You can show that $SU(n)$ is simply-connected by induction on $n$ . The sketch proof is as follows. $SU(n+1)$ acts by rotations on $\mathbf{C}^{n+1}$ , so preserves the unit sphere $S^{2n+1}\subset\mathbf{C}^{n+1}$ . We therefore get a map $SU(n+1)\to S^{2n+1}$ , $M\mapsto Mv$ for some fixed unit vector $v\in S^{2n+1}$ . The preimage of any $w\in S^{2n+1}$ , which is the set of $M\in SU(n+1)$ such that $Mv=w$ , is a copy of $SU(n)$ . The map $SU(n+1)\to S^{2n+1}$ is a special kind of map called a fibration with fibres $SU(n)$ , and if the fibre ($SU(n)$ ) and base ($S^{2n+1}$ ) of a fibration are both simply-connected then so is the total space ($SU(n+1)$ ). Again, this argument goes way beyond our course, but it is reassuring to know that there are many natural examples of simply-connected Lie groups.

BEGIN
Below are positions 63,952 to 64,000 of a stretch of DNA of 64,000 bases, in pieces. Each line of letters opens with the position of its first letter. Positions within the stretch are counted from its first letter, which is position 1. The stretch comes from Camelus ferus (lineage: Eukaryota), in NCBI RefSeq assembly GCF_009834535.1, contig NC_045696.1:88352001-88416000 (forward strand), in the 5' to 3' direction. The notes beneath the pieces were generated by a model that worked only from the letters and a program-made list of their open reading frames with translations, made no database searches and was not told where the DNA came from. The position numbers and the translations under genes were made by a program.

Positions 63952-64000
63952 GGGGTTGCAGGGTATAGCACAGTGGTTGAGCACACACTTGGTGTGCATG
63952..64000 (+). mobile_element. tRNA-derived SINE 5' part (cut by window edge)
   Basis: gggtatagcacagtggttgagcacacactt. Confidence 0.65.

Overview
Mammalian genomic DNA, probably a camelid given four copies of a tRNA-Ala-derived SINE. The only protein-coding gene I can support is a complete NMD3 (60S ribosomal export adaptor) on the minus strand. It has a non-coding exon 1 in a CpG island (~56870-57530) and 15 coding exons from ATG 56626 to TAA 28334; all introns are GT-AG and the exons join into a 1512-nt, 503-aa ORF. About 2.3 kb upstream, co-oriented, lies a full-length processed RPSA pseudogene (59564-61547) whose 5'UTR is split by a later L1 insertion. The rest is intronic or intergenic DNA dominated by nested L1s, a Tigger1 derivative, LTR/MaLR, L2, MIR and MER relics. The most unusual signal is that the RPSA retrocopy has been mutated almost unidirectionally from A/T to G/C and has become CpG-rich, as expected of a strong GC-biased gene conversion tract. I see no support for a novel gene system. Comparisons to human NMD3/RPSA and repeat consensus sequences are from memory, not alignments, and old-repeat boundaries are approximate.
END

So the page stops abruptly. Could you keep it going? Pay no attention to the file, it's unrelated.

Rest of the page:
## Noncompact groups

The examples given so far are all compact groups, that is topologically closed groups of matrices whose matrix entries are bounded. There are plenty of noncompact matrix groups, like $GL(n,\mathbf{R})$ (it contains matrices with arbitrarily large entries).

It turns out that any noncompact group deformation-retracts onto a compact subgroup (any so-called "maximal compact subgroup"). This is a fancy way of saying that the noncompact group can be squished down to the compact subgroup without changing the topology, just like how the plane minus a point can be shrunk to a circle (indeed, this is the example of $GL(1,\mathbf{C})$ retracting onto $U(1)$ ).

For example:

• $SU(n)\subset SL(n,\mathbf{C})$ is a maximal compact subgroup, so $SL(n,\mathbf{C})$ is simply-connected;

• $SO(n)\subset SL(n,\mathbf{R})$ is a maximal compact subgroup, so $SL(n,\mathbf{R})$ is not simply-connected;

• $U(n)\subset GL(n,\mathbf{C})$ is a maximal compact subgroup, so $GL(n,\mathbf{C})$ is not simply-connected;

• $O(n)\subset GL(n,\mathbf{R})$ is a maximal compact subgroup so $GL(n,\mathbf{R})$ is not simply-connected.

These results can be proved using the polar decomposition of our matrices. For example, an element of $GL(1,\mathbf{C})$ can be written as $(re^{i\theta})$ for some $r>0$ , and the positive real numbers retract onto the subset $\{1\}$ .